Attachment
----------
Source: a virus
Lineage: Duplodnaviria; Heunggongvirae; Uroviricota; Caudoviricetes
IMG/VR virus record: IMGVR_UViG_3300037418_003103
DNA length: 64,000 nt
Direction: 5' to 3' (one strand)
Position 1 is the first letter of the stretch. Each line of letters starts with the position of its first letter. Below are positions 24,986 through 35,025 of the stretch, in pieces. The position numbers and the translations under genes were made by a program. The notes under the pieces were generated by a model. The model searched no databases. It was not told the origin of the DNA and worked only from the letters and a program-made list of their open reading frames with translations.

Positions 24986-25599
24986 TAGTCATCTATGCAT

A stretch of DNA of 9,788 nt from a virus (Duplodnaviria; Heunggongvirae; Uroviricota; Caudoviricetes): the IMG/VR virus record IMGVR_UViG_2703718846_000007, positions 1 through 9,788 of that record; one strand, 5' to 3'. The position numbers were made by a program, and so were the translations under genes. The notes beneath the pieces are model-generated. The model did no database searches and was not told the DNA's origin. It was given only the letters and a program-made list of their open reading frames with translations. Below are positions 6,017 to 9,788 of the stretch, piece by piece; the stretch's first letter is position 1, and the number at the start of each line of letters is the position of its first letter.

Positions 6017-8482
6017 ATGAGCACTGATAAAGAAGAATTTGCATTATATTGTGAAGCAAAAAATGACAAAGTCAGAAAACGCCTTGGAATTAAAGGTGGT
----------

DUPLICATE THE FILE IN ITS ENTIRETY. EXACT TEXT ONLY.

Source: a virus
Lineage: Duplodnaviria; Heunggongvirae; Uroviricota; Caudoviricetes
IMG/VR virus record: IMGVR_UViG_3300037418_003103
DNA length: 64,000 nt
Direction: 5' to 3' (one strand)
Position 1 is the first letter of the stretch. Each line of letters starts with the position of its first letter. Below are positions 24,986 through 35,025 of the stretch, in pieces. The position numbers and the translations under genes were made by a program. The notes under the pieces were generated by a model. The model searched no databases. It was not told the origin of the DNA and worked only from the letters and a program-made list of their open reading frames with translations.

Positions 24986-25599
24986 TAGTCATCTATGCAT

A stretch of DNA of 9,788 nt from a virus (Duplodnaviria; Heunggongvirae; Uroviricota; Caudoviricetes): the IMG/VR virus record IMGVR_UViG_2703718846_000007, positions 1 through 9,788 of that record; one strand, 5' to 3'. The position numbers were made by a program, and so were the translations under genes. The notes beneath the pieces are model-generated. The model did no database searches and was not told the DNA's origin. It was given only the letters and a program-made list of their open reading frames with translations. Below are positions 6,017 to 9,788 of the stretch, piece by piece; the stretch's first letter is position 1, and the number at the start of each line of letters is the position of its first letter.

Positions 6017-8482
6017 ATGAGCACTGATAAAGAAGAATTTGCATTATATTGTGAAGCAAAAAATGACAAAGTCAGAAAACGCCTTGGAATTAAAGGTGGT